| It's the time of year when I think I might be spending too much time at home in my Lay-Z-Boy, remote in hand, cruising up and down looking for something to watch that is only a tad less offensive and tedious than the other 193 cable offerings. I remember back before cable we only had three or four worthless choices but in these enlightened times we are awash in hundreds of programs that aren't worth watching.
While going up and down the dial I came across a few lawyer ads and stopped to listen to the pitch. The message is always the same: If I've been injured or harmed, looked at sideways and feel I've been seriously wronged or damaged or just slightly annoyed and I can punch ib a toll-free telephone number I might strike it rich in a courtroom near me by suing somebody for something.
Why not me? I can punch in telephone numbers. And if I thought long and hard enough I'm sure I could remember someone or some shady corporate entity that crossed my path and did something to me, something that some slick, fast-talking television lawyer could absorb, embellish a bit and work up into a multi-million dollar lawsuit.
I once heard of a case where someone had used a regular toolbox variety electric drill on his buddy who was suffering from a toothache. OK, yes, there were copious amounts of alcohol involved, if you must know.
Anyway, the guy starts drilling away on his buddy's tooth and not having any idea what he was doing, not surprisingly, he managed to cause some serious damage to his buddy's mouth.
Enter a clever television lawyer who was glad to take the case. Before he was finished he strutted up and down in front of the jury box saying, "Ladies and gentlemen of the jury, my client here was only trying to help a friend in need of emergency dental work when he started drilling away with his handy electric drill. Now, you may ask if my client had any training in the field of dentistry and the answer is: “No, he didn't.” But have you ever tried to get a hold of a dentist on a weekend at two in the morning?
"Some cynics may ask why my client used a carpenter's electric drill. Why wouldn't he? It said on the package that the drill had 1,001 uses. Why not tooth drilling? Did the drill manufacturer bother to put a label on his product to warn innocent people like my client that it was NOT intended for use in dental procedures? No, sir, he did not."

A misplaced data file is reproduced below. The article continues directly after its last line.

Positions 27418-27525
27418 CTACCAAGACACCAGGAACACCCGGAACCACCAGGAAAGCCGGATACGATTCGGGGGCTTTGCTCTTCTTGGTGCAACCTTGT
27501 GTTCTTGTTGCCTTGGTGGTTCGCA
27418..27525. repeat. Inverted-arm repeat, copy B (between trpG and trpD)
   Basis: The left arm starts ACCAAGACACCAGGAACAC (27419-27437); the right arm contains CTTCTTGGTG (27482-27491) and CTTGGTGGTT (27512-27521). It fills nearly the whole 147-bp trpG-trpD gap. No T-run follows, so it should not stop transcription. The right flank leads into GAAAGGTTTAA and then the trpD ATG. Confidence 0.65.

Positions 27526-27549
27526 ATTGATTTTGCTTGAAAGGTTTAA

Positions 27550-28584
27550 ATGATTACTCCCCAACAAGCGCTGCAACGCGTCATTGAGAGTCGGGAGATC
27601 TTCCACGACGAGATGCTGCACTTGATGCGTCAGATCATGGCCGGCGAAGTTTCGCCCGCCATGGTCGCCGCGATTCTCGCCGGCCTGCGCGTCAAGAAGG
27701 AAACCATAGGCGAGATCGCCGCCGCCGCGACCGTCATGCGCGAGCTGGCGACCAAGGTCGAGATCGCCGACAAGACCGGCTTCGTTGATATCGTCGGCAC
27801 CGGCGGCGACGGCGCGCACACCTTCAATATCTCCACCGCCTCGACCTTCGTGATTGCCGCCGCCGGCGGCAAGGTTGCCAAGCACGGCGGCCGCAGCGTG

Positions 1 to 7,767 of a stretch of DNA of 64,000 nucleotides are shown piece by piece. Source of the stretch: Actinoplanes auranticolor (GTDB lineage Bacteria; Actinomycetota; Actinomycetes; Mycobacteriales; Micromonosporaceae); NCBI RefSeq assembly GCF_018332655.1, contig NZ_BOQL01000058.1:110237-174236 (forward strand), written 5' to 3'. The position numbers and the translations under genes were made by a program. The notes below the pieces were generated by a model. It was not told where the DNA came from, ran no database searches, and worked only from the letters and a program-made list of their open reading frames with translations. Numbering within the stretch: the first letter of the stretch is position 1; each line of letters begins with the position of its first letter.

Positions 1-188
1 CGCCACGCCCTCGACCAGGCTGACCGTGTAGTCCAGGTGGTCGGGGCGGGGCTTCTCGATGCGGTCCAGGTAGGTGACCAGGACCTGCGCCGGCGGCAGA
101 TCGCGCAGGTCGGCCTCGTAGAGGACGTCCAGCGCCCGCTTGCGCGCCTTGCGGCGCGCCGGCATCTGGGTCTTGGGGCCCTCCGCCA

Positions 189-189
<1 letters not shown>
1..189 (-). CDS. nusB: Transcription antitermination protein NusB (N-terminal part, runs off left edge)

When he was through and all the dust had settled the jury found the man innocent as a lamb and then found against the manufacturer just for good measure. The man and his buddy walked away with a $300,000. Well, a third of that went to the deserving lawyer, of course. The buddies each got $100,000 and then 40 percent of that share went to pay federal, state and local taxes.
So for a Saturday afternoon's serious drinking and drilling and a few days in court, these two buddies netted $60,000 each.
That's why if you pick up an electric drill in your nearby hardware store you'll now see a prominent label attached that reads: WARNING: Not intended for use as a dental drill. It should probably also say: WARNING: Do not use if you and your buddy have been drinking since breakfast.
While doing research for this story I came across some other warning labels caused by clever lawsuits. A box containing a 500-piece puzzle now has the label: Some assembly required.
Cans of hair spray now warn: Do not smoke until hair is dry.
The manufacturer of baby lotion was compelled to warn buyers: Keep away from children.
A package of AAA batteries advises: If swallowed see doctor.
Then there's the true story of the man in Pennsylvania who rented an authentic-looking Superman costume, put it on and then jumped out of his fifth-story bedroom window and fell to his death.
The costume now has a label with the sage advice: “THIS GARMENT WILL NOT ENABLE YOU TO FLY!”